AMD Phenom II X4 965BE Rev C3


It was in December 2008 that AMD recommenced their retailiation against Intel with their 45nm Phenom II X4 Quad Core line up of processors. With similar clock for clock performance to it’s Core 2 Quad competition as well as it’s higher frequencies at the same or lower price points, the processors have proven very successful indeed. This does of course also hold true for it’s Triple and Dual core variants that shortly followed. Over the course of the year, we also saw the incorporation of a DDR3 Memory Controller and clock speed increments across the entire Phenom II line, with the current flagship standing at a rather meaty 3.40GHz.
In the grand scheme of things, has AMD’s 45nm progress been that great over the last year? The brand’s aggressive pricing and ramping of clock speeds have helped maintain a level of competition for pretty much all but the enthusiast. Put it this way. This year we have seen three “flagship” Quad Core processors, clocked in at 3.00GHz, 3.20GHz and 3.40GHz of which all were of the Black Edition variant with upwards unlocked CPU multipliers. We’re also going to be honest by saying that over the course of the year, Overclocking Headroom has remained as good as stagnant and would hover anywhere between 3.60 to 3.80GHz for a 24/7 overclock that will run stability tests until the cows go home. This is pretty detrimental to AMD’s (albeit small proportion) of sales to enthusiasts and overclockers as many will surely flock to the new Intel Core i5 750 and an affordable motherboard as it’s yields have allowed for comparatively effortless overclocks towards and beyond the 4.00GHz mark. Despite the Phenom II’s higher tolerances towards high voltages, it always seems as though a brick wall is struck at which point you can expect a further 100-250MHz from playing with different CPU Multi + Base HTT Frequency combinations, HT Link Voltages and NB Voltages. Shamefully so, this always occurs below 4.00GHz.
All may not be lost however, as we are happy to present an updated revision of the Deneb Core, dubbed C3. A new revision of a processor regardless of it being an Intel or AMD is music to all enthusiasts ears as it implements small but crucial changes to the core and generally tend to benefit greatly from the lessons learnt from the previous generation in terms of yields. Most notable examples of this was the release of Intel’s Core 2 Quad Q6600 “G0” revision processor, which saw temperature drops and as much as 200-400MHz increased overclock yields. From the AMD camp, the last revision change was the “B3” 65nm Phenom X4 processors that removed a bug in the processor’s Table Look-Aside Buffer and other minor tweaks that made overclocks of 3.00GHz and over a lot more common.
So what does Revision C3 bring to the flagship AMD Phenom II X4 965 Black Edition processor? First and foremost, the processor’s TDP has been lowered from 140W to a lower 125W envelope, most likely thanks to a lower operating Voltage. Minor adjustments have also been made to it’s internal memory controller and finally, a change has been made to improve clock speed transitions from low power C1E states. The easiest way to distinguish between the two processors is by it's product code.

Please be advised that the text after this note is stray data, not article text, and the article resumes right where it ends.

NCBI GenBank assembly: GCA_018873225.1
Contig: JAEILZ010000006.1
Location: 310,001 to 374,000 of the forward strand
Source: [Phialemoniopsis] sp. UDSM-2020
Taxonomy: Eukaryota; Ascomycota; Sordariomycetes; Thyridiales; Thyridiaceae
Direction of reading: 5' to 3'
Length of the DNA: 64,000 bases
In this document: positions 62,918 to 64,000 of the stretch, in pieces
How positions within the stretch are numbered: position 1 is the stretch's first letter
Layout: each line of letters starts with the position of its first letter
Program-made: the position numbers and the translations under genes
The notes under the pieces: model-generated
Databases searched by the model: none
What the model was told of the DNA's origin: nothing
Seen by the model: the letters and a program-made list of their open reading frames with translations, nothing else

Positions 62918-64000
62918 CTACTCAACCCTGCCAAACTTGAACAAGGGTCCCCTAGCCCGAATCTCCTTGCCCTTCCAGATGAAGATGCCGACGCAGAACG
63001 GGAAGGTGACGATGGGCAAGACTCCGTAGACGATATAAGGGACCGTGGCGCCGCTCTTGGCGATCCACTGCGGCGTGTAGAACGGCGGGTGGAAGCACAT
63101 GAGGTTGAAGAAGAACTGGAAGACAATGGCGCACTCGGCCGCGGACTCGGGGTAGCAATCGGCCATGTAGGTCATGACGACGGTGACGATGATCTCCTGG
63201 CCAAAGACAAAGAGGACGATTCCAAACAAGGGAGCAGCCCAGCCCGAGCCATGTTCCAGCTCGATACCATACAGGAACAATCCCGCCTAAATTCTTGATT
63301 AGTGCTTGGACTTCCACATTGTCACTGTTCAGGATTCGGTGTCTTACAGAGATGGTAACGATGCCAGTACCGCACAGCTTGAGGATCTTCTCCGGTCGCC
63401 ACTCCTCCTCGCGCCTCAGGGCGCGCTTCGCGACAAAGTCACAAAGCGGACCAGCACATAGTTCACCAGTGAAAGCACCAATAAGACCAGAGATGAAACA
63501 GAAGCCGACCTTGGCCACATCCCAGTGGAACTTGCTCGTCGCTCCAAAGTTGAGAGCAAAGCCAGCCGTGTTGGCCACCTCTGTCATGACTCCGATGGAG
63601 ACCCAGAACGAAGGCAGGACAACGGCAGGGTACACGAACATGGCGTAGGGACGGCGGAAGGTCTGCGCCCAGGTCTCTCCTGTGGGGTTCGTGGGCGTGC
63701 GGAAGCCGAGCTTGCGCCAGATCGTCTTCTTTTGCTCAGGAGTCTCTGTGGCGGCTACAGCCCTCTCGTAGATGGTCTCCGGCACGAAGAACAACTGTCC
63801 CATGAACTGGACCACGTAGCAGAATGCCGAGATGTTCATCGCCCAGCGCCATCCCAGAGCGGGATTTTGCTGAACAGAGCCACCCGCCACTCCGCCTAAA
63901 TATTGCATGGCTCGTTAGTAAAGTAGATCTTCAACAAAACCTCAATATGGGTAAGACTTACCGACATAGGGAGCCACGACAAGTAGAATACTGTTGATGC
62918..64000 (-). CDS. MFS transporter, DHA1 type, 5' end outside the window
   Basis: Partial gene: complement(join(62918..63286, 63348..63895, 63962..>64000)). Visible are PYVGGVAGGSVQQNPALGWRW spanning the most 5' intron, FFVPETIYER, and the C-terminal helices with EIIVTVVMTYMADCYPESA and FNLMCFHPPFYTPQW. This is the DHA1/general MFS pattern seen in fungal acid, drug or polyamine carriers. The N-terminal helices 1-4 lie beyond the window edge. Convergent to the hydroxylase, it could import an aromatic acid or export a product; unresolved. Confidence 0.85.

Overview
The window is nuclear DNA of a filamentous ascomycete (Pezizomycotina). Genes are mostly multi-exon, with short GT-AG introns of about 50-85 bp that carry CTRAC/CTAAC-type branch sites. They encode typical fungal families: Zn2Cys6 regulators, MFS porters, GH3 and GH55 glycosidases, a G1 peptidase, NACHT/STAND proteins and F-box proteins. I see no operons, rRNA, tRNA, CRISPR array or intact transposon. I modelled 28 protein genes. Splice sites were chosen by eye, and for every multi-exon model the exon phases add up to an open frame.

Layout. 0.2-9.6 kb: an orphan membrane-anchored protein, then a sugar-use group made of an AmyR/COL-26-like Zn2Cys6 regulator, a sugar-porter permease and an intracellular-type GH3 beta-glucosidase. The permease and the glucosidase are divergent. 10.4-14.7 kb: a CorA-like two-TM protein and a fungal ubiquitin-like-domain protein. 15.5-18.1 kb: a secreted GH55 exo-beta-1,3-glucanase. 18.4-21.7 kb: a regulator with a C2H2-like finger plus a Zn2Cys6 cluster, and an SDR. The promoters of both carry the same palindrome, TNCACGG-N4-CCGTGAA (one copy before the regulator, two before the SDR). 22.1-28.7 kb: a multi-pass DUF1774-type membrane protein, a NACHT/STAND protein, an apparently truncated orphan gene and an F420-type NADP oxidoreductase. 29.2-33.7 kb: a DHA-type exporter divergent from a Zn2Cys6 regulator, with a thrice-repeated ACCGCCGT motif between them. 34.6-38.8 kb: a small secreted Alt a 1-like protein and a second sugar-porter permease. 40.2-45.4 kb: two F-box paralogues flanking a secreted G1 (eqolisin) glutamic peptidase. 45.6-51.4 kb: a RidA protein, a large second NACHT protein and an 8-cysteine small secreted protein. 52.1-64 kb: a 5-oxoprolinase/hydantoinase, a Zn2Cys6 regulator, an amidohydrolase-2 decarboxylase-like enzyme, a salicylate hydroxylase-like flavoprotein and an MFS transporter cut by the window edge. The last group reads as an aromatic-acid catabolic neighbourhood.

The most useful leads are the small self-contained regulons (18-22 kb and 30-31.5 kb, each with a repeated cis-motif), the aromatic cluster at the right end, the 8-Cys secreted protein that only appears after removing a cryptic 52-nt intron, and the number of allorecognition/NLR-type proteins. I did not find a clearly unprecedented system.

All in all, the improvements should indicate a clear cut potential for an improvement in overclocking headroom.
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Most Recent Comments

15-11-2009, 11:35:55

Great stuff.

Thing interesting me is what market is open for these AMD cpus.

I feel they need to provide a 'need' to buy an AMD cpu. Existing AM2/3 owners will see them as attractive, but this market I think is both small and arguably only getting smaller.

If u have even an existing 775 setup, do u switch ? (similar argument to changing to anything - age of components maybe)

If ur older setup craps out, do u go AM2/3 or iX/775 ?

Without being an immediate 'got to get' I think it's too easy to overlook them. I can think of 100s of people who recognize these, and previous AMD models, are damn fine cpus - very respectable, and yet when the crunch comes they still won't go AMD<-Intel.

They need something. I've been a long advocate of them doing something special between their cpus and gpus. Something special that if u have 1 of the group, u can't experience, yet coupled together u get.... something.... They've got both techs in their labs for years now, it's about time they pushed something unique.Quote

15-11-2009, 11:53:35

It would be something to see some kind of "synergy" between their CPU's and GPU's though we'll see how something like that could be implemented beyond just hot air from the marketing department.

As it stands, AMD is playing the "bang per buck" game however this has diminished with the arrival of the Core i5 750. The 965BE and i5 750 exchange punches on the gaming front but it's all over when we start factoring in overclocking headroom.

While overclocking yields have improved (as shown) it still has nothing on the Core i5/i7 processors which (heatsink allowing) tends to have little trouble reaching 4.0GHz. AMD are also able to tout good results with their system platform as they already have a strong graphics card and right now, much of today's games seem to have enough GPU dependancy for the CPU to take a back seat (within reason of course).

This competitive bang per buck edge will diminish to some extent over the next year, although their Thuban 6 core CPU will help gain some more sales. Unfortunately for AMD, they will have to let Intel pound ahead in the upper high end until Bulldozer is alive and kicking.Quote

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